я ехала с работы в тот день в маршрутке, и она стояла почти 2 часа в пробке около 1000 мелочей, я ужасно злилась на весь  этот мир, а оказывается были жертвы этой непогоды, боже мой, теперь понимаю что это была такая мелочь, кто то потерял близкого человека(((

1, 2014-06-01 18:20:14

I was going home from work and we were standing for almost two hours in traffic near [the shop] 1000 Small Things. I was so angry at the whole world but it emerges that there were victims of that vile weather. My god, now I understand that [what I experienced] was so trivial, and someone else lost their loved one (((

Although few expect the freaky meteorological events of May 30-31 to repeat themselves in the near future, for many citizens of Central Asia's key cities, the storms have simply reaffirmed a belief they are living in a self-help world while public services recede in the face of disaster. As Aleksandr Tikhonov surmised [ru] in a comment on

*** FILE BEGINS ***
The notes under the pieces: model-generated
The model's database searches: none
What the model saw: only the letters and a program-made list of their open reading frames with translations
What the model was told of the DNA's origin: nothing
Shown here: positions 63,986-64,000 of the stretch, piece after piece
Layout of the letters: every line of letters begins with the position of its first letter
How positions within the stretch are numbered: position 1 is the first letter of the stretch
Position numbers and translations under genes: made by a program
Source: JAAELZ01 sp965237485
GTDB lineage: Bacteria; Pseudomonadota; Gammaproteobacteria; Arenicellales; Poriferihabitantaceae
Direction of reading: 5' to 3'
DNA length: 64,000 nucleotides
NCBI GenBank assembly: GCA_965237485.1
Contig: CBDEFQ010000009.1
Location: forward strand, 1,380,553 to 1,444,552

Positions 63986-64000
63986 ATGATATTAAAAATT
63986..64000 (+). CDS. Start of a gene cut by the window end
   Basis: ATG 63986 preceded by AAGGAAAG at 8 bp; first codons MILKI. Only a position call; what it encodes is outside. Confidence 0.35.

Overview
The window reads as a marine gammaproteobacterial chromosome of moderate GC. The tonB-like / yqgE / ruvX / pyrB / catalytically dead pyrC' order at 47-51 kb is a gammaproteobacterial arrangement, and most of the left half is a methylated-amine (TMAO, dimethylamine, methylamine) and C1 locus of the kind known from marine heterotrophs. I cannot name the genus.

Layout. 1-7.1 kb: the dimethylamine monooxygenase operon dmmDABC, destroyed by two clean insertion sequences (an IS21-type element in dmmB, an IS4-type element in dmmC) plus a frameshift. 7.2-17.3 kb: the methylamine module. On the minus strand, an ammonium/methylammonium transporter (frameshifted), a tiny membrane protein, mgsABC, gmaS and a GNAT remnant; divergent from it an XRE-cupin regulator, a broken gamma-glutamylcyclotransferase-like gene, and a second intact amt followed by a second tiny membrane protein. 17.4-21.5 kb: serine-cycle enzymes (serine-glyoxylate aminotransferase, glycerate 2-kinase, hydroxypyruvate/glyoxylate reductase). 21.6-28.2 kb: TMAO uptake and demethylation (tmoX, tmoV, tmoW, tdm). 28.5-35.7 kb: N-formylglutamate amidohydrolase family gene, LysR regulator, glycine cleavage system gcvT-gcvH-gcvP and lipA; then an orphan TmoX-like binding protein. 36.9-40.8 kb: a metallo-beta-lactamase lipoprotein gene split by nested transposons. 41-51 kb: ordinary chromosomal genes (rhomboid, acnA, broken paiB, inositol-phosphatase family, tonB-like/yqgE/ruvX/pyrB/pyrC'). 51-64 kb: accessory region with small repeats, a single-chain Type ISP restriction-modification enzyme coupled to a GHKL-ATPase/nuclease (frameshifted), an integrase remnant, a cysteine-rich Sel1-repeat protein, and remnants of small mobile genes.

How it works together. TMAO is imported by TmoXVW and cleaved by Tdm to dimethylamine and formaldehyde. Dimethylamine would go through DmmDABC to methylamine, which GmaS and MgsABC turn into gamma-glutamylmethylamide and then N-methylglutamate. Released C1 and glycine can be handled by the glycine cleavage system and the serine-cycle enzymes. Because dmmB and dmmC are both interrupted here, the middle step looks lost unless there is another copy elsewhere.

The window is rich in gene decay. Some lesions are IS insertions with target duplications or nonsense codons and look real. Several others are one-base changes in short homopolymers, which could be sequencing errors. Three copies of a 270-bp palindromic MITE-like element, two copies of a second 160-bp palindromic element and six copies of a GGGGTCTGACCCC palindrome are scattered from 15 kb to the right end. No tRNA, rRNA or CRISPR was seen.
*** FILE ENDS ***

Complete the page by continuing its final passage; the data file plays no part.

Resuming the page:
Службы у нас не работают на опережение таких событий… Конечно легче сказать, что «спасение утопающих — это проблема самих утопающих», но напрашивается вопрос, зачем нам государство, закон, различного рода органы управления??? 

Our public services don't work in these circumstances. Of course it is easier to say that “saving the drowning is the problem of the drowning”, but this raises the question: Why do we need a state, laws, and various organs of administration???

Police in raincoats take shelter in Almaty

Police in raincoats take shelter in Almaty. Photo uploaded onto Twitter by @4144777